Master Storyteller Values Creative Process, Catch-22 and Glenn Brummer
Hollywood screenwriter Mark Gunn '89 is known for his work on Brightburn (2019), Journey 2: The Mysterious Island (2012), Bring It On Again (2004) and 2gether (2000). After SLUH, he attended College of the Holy Cross and USC, and was elected to the Writers Guild of America West Board of Directors in 2006. He is the cousin of screenwriter/director James Gunn '84, actor and political writer Matt Gunn '90, former Senior Vice President of Artisan Entertainment Patrick Gunn '86, actor Sean Gunn '92 and writer Brian Gunn '88.
In the following Q&A, Gunn talks about the creative process, his experience as a screenwriter and much more.
Can you describe your process as a writer?
I write with my cousin Brian Gunn ‘88. We have an office in Pasadena and get together weekdays from around 10 until 5 and talk. Some days we’re figuring out a story, some days we’re cracking a tough scene, some days we’re writing dialogue. But we like to be in the same room, talking it through. Right now, due to Covid, we’re each in our home offices and work over the phone. We don’t Zoom because we can’t stand looking at each other for that long.
You and Brian wrote and executive produced the recent horror movie Brightburn. Your cousin James Gunn ‘84 produced it. How did that movie come about?
Brian came into the office one day and asked what kind of person would find a baby in a meteor in their yard and decide to raise it as their own. Ma and Pa Kent got lucky – the kid turned out to be Superman! But what if the super kid wasn’t wired that way? What if he was a nightmare? Felt like the start of a horror movie to us. We wrote the script then mentioned it to James, who loved the idea. So we all went off together and made this crazy evil kid horror movie. We had a lot of fun.
What screenplay or film inspired you most? What about it spoke to you and how has it influenced your writing style?
So many. I’ll skip the usual suspects and say Escape from New York. My brothers and I watched it about 500 times when we were kids. I think what drew me to it was the mixture of humor and action and just the outrageousness of the concept. And the plot has all kinds of fun turns – something all movies should aspire to. Almost every scene is a blast. Not many movies pull that off. That said, I also love the French New Wave and four-hour documentaries about libraries, so who knows.
How did you break into the industry?
After college, I moved to L.A. to go to USC Film School. I directed a short film there that led to a fantastic job making shows at MTV. But I wanted to make movies. So Brian and I pitched MTV a movie idea that was basically Spinal Tap about boy bands. They hired us to write it, then they made it, and it even became a TV series that we were in charge of. That got us agents and other jobs and we were off to the races.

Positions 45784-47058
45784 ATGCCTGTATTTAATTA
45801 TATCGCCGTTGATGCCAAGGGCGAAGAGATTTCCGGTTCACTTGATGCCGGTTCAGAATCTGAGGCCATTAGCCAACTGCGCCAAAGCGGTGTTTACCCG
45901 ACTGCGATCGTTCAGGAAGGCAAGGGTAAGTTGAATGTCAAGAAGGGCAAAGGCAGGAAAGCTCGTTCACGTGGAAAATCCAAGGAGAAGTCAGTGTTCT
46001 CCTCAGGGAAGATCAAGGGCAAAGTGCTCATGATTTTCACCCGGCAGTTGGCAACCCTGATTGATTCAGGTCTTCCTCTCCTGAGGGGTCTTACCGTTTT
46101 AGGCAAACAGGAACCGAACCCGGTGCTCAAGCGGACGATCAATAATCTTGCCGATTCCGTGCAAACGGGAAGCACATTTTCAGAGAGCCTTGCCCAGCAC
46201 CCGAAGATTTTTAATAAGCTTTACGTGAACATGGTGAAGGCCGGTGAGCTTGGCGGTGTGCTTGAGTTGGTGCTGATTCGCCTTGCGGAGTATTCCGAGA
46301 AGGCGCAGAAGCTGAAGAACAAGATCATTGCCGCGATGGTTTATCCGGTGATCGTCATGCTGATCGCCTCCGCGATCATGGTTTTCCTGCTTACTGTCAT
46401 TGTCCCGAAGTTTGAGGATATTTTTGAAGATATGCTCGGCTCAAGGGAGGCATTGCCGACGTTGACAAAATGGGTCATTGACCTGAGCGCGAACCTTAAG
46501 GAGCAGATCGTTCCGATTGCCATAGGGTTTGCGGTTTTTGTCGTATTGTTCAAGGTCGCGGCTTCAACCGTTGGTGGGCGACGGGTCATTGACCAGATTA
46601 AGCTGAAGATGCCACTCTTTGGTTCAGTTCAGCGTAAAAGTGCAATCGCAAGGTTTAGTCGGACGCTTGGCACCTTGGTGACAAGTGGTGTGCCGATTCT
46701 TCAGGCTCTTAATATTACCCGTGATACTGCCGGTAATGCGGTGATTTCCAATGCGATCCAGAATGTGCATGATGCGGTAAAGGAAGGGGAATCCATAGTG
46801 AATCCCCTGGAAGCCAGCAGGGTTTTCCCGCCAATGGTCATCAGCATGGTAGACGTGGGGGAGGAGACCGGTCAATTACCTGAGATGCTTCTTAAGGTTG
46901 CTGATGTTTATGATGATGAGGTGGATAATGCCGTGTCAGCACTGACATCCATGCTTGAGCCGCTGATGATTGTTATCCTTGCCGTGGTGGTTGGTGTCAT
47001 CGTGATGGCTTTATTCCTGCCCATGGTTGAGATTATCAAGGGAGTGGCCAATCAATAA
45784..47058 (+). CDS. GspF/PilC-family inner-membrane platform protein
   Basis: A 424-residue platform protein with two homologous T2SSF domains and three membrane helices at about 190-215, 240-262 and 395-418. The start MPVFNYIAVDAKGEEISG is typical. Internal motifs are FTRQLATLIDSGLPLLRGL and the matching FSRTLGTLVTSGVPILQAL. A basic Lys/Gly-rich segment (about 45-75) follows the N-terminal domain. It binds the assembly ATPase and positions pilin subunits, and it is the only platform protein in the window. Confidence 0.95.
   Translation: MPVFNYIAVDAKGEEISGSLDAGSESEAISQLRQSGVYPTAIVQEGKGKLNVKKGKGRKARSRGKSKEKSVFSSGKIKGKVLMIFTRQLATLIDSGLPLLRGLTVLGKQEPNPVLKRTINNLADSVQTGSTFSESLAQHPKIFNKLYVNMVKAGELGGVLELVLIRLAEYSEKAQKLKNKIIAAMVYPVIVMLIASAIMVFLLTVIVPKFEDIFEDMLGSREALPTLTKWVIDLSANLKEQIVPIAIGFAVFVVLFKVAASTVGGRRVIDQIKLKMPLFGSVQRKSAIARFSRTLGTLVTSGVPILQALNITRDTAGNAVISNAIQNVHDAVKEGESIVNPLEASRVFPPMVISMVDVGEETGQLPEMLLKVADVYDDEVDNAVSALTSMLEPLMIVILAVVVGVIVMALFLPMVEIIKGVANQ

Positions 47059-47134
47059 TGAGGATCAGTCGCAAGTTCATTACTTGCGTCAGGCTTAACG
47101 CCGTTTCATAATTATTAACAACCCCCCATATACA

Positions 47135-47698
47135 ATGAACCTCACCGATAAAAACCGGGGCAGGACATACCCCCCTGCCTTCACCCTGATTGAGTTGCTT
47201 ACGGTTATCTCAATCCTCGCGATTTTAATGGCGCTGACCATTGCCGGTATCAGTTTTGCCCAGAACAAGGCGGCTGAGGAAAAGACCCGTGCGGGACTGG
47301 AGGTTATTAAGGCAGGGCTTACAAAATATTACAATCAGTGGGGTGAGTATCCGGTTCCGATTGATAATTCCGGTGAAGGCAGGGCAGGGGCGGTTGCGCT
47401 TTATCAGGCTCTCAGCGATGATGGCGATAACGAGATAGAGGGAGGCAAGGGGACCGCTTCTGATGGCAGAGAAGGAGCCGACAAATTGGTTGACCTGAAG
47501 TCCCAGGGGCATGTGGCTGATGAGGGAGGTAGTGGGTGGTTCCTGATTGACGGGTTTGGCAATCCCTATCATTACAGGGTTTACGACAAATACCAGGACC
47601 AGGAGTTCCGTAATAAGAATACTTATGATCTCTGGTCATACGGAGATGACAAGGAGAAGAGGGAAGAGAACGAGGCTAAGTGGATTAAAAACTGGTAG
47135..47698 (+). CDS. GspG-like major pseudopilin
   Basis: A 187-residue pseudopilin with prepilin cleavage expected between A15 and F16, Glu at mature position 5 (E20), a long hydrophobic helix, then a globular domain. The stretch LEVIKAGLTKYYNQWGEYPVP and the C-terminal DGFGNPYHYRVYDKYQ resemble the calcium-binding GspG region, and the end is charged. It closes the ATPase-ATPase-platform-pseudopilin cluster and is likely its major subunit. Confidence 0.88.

What is the biggest challenge you face as a creative? How do you overcome it?
Rejection. External and internal. We’ve written a bunch of scripts that died somewhere along the line – because a movie star changed his mind, or a studio changed its focus, or because our script just wasn’t special enough. It’s heartbreaking every time. And I’ve had lots of ideas that I thought were first rate but didn’t survive contact with execution – plots, scenes, characters. Often they seem great at first then you realize they just don’t work and you have to kill them. That hurts.
How did SLUH play a role in fostering your creativity? Was there a particular teacher or class that inspired you to think differently?
My junior year at SLUH, I took an English class with Mr. Bill George that has stayed with me. He taught us Catch-22 and Grapes of Wrath, which I loved, but the class culminated in Macbeth. It blew me away. It was the first time I felt like I understood not just Shakespeare, but literature. It showed me what storytelling could do, how it could change the way you see the world around you.
Has your St. Louis or SLUH background found its way consciously or unconsciously into any of your screenplays?
What I remember most about SLUH is the swaggering, sarcastic, brainy sense of humor. When I write a joke somewhere deep inside me I’m still trying to make my classmates laugh. I also did a lot of theater at SLUH, both stage crew and acting. The swashbuckling fun of putting on a show infected me. As for St. Louis, Brian and I get a kick out of naming characters after former Cardinals players. Glenn Brummer and Tom Lawless forever.
Do you have any advice for current SLUH students who are interested in pursuing a career as a screenwriter or filmmaker?
Write. Then rewrite. And finish what you start. I remember writing my first screenplay after college and thinking once I typed “The End” that was it, it was ready to become a movie that would play at the Des Peres 14 Cine. So wrong. It was terrible. So write and rewrite a lot. And write a lot of different things. Don’t settle on one idea as THE idea that’s going to change everything for you. You can’t know that. Just continue writing new stuff. You’ll keep getting better, I promise. Applies to directing, too.
Do you have any upcoming projects you could talk about?
We’re in the early stages of a streaming series with Orlando Bloom. It’s an adventure story full of puzzles and secret codes and undead pirates. And we’re about to start a movie based on a comic book where a group of thieves execute a heist during a giant monster attack on Miami. Kinda like Ocean’s Eleven with Godzilla. It’s going to be fun to write. Plus other stuff I can’t talk about.
Outside of your profession, what are some of your favorite hobbies and interests?
I spend too much time playing MLB The Show on my son’s PS4. Always as the Cardinals. And, well, I spend too much time obsessing over the Cardinals. But my number one hobby – and my greatest skill, not to brag – is embarrassing myself in front of my children.